When taking medication, it's important for anyone to weigh the pros and cons of consumption, including any possible side effects. But when it comes to common drugs prescribed for prostate enlargement and hair loss, sometimes the potential health risks can't be ignored. A new study review from Boston University Medical Center has found that 25 percent of men taking Finasteride or Dutasteride, more commonly known as Proscar and Avodart, for benign prostate enlargement (BPH) may not be receiving any benefit at all, while those taking Procepia (also made from the same formula) or Avodart for male pattern hair loss (alopecia) may experience more adverse effects than benefits.

The review, published online in the journal Endocrine Reviews and Metabolic Disorders, looked into the information available on these drugs prescribed to treat both prostate enlargement and hair loss, summarizing what the negative side effects, if any have been observed so far. Led by Dr. Abdulmaged Traish, a professor of biochemistry and urology at BU School of Medicine, the review concluded that these types of drugs can have serious implications for sexual function, insulin resistance, cognitive function, and depression.

Both Finasteride and Dutasteride function as 5α-reductase inhibitors (5α-RIs), which work by preventing testosterone, along with other essential steroid hormones, from being converted into 5α-dihydrotestosterone (5α-DHT), the researchers said. When the concentration of 5α-DHT is lessened in the prostate, the prostate can become smaller and improve urinary flow.

While the adverse effects of 5α-RIs are still debated, researchers have been finding more evidence to suggest that this family of drugs does more harm than good, especially when it comes to sexual function. The packaging for Finasteride even warns that 10 percent of patients experience a reduction in libido, while 18 percent complain of persistent erectile dysfunction. Not to mention researchers have also found existing claims that these issues persist for 6 months before returning to normal are false.

“The mechanism of dysfunction is likely multifactorial, related both to the direct decrease in 5α-DHT and direct influence on central and peripheral nerves,” said Traish in a recent press release.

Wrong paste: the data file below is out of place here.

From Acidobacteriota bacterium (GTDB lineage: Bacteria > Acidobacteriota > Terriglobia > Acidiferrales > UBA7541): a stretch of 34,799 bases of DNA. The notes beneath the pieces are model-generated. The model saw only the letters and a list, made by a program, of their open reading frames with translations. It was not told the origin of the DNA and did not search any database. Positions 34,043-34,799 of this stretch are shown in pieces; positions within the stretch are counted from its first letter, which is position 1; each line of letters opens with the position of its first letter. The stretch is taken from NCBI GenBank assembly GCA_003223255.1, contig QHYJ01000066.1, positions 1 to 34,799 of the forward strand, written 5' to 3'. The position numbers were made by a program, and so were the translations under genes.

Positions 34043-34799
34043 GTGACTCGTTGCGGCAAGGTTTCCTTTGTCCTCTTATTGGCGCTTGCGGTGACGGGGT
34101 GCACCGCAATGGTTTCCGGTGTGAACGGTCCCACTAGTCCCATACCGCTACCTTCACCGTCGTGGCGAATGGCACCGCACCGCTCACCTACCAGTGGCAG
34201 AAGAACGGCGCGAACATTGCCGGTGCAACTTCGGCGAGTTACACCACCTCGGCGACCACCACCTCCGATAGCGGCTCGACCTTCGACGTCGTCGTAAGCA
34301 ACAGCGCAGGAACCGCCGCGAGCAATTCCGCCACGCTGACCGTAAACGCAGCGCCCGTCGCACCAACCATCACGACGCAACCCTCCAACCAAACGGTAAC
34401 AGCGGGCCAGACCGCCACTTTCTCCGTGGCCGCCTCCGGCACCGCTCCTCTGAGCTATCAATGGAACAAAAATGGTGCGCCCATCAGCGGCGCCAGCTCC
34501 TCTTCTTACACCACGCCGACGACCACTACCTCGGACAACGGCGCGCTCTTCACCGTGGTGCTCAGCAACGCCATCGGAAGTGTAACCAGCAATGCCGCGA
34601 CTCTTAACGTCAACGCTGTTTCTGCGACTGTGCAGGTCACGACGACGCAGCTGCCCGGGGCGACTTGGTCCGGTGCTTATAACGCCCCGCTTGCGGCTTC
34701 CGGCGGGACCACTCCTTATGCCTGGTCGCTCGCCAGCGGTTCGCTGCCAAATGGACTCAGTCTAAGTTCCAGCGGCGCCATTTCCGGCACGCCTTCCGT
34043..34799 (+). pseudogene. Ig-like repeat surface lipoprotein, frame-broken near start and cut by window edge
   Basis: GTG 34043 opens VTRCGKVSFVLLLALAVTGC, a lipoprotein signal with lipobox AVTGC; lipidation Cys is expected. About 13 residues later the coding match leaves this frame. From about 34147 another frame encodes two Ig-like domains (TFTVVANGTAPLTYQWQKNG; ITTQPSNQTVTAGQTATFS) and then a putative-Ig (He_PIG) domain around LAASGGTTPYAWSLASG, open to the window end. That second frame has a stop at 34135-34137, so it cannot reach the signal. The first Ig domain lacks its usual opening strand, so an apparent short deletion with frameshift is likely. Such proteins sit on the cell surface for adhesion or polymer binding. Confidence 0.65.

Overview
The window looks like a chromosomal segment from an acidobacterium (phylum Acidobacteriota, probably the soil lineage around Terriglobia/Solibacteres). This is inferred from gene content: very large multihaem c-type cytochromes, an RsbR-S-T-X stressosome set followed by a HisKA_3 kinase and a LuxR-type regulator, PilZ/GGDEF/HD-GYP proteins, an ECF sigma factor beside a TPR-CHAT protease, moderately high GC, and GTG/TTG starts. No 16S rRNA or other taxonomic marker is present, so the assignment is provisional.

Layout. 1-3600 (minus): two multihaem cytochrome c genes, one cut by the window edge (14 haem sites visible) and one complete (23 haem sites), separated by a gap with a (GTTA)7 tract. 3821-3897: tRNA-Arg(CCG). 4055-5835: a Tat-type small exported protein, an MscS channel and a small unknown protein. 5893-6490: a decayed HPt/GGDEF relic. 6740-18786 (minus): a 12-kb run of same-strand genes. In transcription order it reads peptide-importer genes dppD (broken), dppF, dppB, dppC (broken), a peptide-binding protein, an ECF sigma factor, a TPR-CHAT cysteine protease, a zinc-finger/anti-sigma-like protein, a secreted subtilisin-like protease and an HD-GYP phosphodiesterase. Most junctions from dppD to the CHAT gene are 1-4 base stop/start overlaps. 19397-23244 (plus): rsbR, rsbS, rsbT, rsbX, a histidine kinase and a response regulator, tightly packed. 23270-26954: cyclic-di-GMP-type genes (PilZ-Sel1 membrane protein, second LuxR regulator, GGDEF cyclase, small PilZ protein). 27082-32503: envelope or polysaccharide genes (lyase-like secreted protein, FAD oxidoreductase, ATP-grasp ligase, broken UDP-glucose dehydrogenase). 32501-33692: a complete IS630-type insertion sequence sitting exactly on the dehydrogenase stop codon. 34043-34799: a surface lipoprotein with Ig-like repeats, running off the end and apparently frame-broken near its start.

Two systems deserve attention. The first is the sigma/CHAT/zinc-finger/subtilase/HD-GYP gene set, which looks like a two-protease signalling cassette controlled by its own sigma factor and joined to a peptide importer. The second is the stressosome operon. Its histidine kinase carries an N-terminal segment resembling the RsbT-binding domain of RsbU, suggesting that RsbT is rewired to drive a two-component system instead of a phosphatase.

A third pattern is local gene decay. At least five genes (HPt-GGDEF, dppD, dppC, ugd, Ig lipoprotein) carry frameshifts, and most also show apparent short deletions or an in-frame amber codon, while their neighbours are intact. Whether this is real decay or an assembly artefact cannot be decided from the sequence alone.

Traish and his team explored the potential for sexual dysfunction in their own recent study, finding that the 470 men being treated with Finasteride in their trial experienced worsening erectile dysfunction. What's more are these side effects did not seem to resolve themselves if the patient continued to take Finasteride; in some cases, the drug led to a dramatic drop in testosterone production, causing hypogonadism.

But the side effects don't just end at sexual dysfunction. Past data has led researchers to believe that 5α-RIs may have cardiovascular repercussions, but they believe further investigation is necessary.

“Inhibition of 5α-R activity may potentiate insulin resistance, type 2 diabetes, vascular disease and osteoporosis, but studies have not been definitive,” said Traish. “The investigation into psychiatric side effects of 5α-RIs has been limited, but some case series describe increased depression and anxiety symptoms among patients on medication.”

Recently, widespread side effects of Finasteride has compelled the U.S. National Institutes of Health to add post-finasteride syndrome (PFS) to its genetic and rare diseases information center. According to the PFS Foundation, the disorder boasts persistent sexual, neurological, and physical reactions like those described above in patients who have been taking the drug for either hair loss or enlarged prostate. Researchers caution that more studies on PFS are necessary to determine what dosage of Finesteride triggers this response, and what the long-term effects may be.

For now, researchers hope that their research will raise awareness of the negative potential of these drugs for both physicians and patients. They also hope to conduct further research into adverse side effects of 5α-RIs to better determine who will benefit and who will not.

“There needs to be a method of distinguishing who may benefit from therapy from those who will not,” said Traish.

Source: Traish A, Bortolato M, Zitzmann M, et al. Adverse effects of 5α-reductace inhibitors: What do we know, don't know, and need to know? Endocrine Reviews and Metabolic Disorders. 2015.

Traish, A, Haider K, Doros G, et al. Finasteride, not tamsulosin, increases severity of erectile dysfunction and decreases testosterone levels in men with benign prostatic hyperplasia. Hormone Molecular Biology and Clinical Investigation. 2015.